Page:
Why should I believe the Bible? (pt 8)

Many decide not to follow the Bible because it is in their opinion morally restrictive. However, we as humans need a definitive source of morality. We need a moral guide and the Bible is… 


As we have said, many people struggle with the morality that the Bible presents. D.A. Carson has said, “Many Christians slide away from full confidence in the trustworthiness of Scripture for reasons that are not so much intellectual as broadly cultural.”[1] Many people, for example, do not agree with the Bible’s opposition towards homosexual practice.

Vern Poythress writes,

“Modern worldviews are at odds with the worldview put forward in the Bible. This difference in worldviews creates obstacles when modern people read and study the Bible. People come to the Bible with expectations that do not fit the Bible, and this clash becomes one main reason, though not the only one, why people do not find the Bible’s claims acceptable.”[2]

So, many react against the moral teachings of the Bible. Yet, without an objective moral standard, we are left without any ultimate standard of what is morally right and just. Humanity is left to do whatever is right in their own eyes. To adapt Ivan Karamazov’s words from Fyodor Dostoyevsky’s book The Brothers Karamazov: If there is no objective truth, everything is permitted. Or consider what Nietzsche reasons to in the absence of God and objective morality.[3] He says there is no God, no truth, and no ulitmate morality so we can and should do whatever we want.

This is appealing in some ways but as G.K. Chesterton has said, “By rebelling against everything [modern man] has lost his right to rebel against anything.” And so it is, if we say there is no truth and no morality we cannot then criticize the things others do (no matter what they do), because truth and morality do not exist.[4] So, we are left with an uncomfortable dilemma.

I believe, however, that we have truth. I believe there is an objective standard of truth and I believe God gives it to us in the Bible.


[1] Carson, “Subtle Ways to Abandon the Authority of Scripture in Our Lives” in Themelios 42.1 (2017), 1.

[2] Vern Sheridan Poythress, Inerrancy and Worldview: Answering Modern Challenges to the Bible, 14. “Some people are morally offended by parts of the Bible. Some parts of it do not fit modern ideas about good religion” (Ibid., 15).

[3] See e.g. my paper, “Nietzsche: Prophet of Doom.”

[4] See e.g. my post, “Darwin, Dawkins, and Moral Duty.” Also, it is important for us to note that science can tell us what is, but it can never tell us what ought be. I appreciate what William Jennings Bryan said after the Scopes trail: “Science is a magnificent force, but it is not a teacher of morals. It can perfect machinery, but it adds no moral restraints to protect society from the misuse of the machine. It can also build gigantic intellectual ships, but it constructs no moral rudders for the control of storm-tossed human vessel. It not only fails to supply the spiritual element needed but some of its unproven hypotheses rob the ship of its compass and thus endanger its cargo. In war, science has proven itself an evil genius; it has made war more terrible than it ever was before. Man used to be content to slaughter his fellowmen on a single plane, the earth’s surface. Science has taught him to go down into the water and shoot up from below and to go up into the clouds and shoot down from above, thus making the battlefield three times as bloody as it was before; but science does not teach brotherly love. Science has made war so hellish that civilization was about to commit suicide; and now we are told that newly discovered instruments of destruction will make the cruelties of the late war seem trivial in comparison with the cruelties of wars that may come in the future. If civilization is to be saved from the wreckage threatened by intelligence not consecrated by love, it must be saved by the moral code of the meek and lowly Nazarene. His teachings, and His teachings alone, can solve the problems that vex the heart and perplex the world.”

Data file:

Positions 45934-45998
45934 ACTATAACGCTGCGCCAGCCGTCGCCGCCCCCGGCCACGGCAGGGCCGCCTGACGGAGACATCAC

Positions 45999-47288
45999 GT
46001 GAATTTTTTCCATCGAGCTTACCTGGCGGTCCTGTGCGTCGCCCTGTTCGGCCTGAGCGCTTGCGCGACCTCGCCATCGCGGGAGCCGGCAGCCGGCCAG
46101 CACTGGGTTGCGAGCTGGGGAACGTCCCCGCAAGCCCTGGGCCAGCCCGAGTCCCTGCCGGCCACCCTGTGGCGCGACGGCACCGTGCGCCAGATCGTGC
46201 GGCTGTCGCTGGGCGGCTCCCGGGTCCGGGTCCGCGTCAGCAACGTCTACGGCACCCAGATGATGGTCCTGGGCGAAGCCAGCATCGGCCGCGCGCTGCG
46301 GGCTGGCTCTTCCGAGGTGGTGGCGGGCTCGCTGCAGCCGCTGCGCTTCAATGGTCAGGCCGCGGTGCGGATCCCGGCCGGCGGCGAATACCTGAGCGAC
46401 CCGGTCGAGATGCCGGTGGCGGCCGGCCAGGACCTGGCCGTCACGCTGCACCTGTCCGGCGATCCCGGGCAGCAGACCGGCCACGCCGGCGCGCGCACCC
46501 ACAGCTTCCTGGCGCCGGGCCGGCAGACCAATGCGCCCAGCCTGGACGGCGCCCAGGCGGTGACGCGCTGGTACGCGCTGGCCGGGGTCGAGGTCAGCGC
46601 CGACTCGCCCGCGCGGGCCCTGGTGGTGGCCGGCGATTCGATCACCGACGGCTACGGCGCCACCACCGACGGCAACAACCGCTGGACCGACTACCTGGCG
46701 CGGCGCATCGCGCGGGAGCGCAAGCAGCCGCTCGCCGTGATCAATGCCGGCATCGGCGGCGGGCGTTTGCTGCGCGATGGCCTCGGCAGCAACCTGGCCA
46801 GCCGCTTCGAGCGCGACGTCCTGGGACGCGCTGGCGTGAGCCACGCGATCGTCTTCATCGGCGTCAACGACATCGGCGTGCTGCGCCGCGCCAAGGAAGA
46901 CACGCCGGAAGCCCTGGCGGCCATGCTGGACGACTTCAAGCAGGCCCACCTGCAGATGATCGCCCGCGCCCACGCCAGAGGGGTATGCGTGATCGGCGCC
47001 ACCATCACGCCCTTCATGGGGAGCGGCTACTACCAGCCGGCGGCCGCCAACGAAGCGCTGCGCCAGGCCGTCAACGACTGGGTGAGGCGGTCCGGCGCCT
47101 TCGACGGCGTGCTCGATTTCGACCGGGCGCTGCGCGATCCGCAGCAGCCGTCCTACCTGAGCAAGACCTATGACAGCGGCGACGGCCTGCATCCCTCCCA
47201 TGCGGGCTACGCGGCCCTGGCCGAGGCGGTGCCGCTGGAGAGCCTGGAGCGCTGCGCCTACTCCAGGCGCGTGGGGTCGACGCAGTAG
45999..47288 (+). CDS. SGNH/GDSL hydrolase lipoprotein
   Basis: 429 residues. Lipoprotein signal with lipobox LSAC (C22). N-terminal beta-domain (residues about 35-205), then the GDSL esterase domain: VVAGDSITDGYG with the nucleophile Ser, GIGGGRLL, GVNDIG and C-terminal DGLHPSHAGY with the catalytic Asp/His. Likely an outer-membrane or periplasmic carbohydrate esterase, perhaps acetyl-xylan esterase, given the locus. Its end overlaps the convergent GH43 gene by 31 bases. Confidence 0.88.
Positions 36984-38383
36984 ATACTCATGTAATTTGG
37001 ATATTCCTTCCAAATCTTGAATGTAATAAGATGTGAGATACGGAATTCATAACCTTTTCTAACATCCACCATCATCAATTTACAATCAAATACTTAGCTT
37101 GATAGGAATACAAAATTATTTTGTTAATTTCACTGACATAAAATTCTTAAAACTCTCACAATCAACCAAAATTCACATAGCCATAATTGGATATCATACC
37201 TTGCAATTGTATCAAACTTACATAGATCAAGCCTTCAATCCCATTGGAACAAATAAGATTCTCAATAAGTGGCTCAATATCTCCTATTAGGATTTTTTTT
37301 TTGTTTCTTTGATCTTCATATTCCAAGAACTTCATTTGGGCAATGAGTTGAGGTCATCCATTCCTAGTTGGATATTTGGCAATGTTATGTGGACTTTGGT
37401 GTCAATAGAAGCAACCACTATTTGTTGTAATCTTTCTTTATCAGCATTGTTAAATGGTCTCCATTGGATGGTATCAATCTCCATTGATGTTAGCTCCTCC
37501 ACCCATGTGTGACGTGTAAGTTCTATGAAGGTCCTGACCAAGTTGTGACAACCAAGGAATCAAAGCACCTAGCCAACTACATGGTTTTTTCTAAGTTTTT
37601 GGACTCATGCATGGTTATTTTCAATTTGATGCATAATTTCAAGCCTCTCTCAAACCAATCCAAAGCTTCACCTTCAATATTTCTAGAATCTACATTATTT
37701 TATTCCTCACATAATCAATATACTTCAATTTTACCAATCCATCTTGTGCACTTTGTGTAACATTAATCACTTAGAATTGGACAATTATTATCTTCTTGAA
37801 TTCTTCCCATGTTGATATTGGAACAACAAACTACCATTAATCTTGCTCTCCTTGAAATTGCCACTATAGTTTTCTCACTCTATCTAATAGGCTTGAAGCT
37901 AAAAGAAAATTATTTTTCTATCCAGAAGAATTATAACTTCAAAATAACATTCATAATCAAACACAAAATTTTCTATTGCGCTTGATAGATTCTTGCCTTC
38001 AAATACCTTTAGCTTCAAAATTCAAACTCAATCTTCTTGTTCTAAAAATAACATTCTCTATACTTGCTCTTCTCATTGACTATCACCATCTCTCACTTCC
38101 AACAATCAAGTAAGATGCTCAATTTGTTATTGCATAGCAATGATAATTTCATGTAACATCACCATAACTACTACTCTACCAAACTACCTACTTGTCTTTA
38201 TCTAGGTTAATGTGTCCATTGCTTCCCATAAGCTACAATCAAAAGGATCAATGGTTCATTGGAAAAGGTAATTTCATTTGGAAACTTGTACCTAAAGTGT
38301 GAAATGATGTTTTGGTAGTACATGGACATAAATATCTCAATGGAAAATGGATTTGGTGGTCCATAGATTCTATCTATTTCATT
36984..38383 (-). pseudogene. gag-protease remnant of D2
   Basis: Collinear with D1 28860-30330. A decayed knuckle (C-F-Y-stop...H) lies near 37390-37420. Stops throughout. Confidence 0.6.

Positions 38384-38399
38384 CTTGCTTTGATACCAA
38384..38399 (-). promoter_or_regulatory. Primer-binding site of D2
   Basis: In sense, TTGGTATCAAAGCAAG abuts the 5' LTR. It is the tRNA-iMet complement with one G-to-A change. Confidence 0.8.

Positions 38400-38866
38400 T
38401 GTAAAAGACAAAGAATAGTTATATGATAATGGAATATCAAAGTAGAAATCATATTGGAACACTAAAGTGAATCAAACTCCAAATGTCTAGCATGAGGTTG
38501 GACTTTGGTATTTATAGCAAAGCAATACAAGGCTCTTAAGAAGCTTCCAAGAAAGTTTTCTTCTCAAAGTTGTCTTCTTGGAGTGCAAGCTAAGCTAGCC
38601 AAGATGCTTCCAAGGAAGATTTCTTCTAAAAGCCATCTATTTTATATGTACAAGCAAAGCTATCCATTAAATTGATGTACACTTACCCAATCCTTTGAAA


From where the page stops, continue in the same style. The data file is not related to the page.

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About Paul O'Brien

I am a lot of things; saint and sinner. I struggle and I strive. I am a husband and father of three. I have been in pastoral ministry for 10 years. I went to school at the Southern Baptist Theological Seminary but most of my schooling has been at the School of Hard Knocks. I have worked various jobs, including pheasant farmer, toilet maker, construction worker, and I served in the military. My wife and I enjoy reading at coffee shops, taking walks, hanging out with friends and family, and watching our three kid's antics. :)

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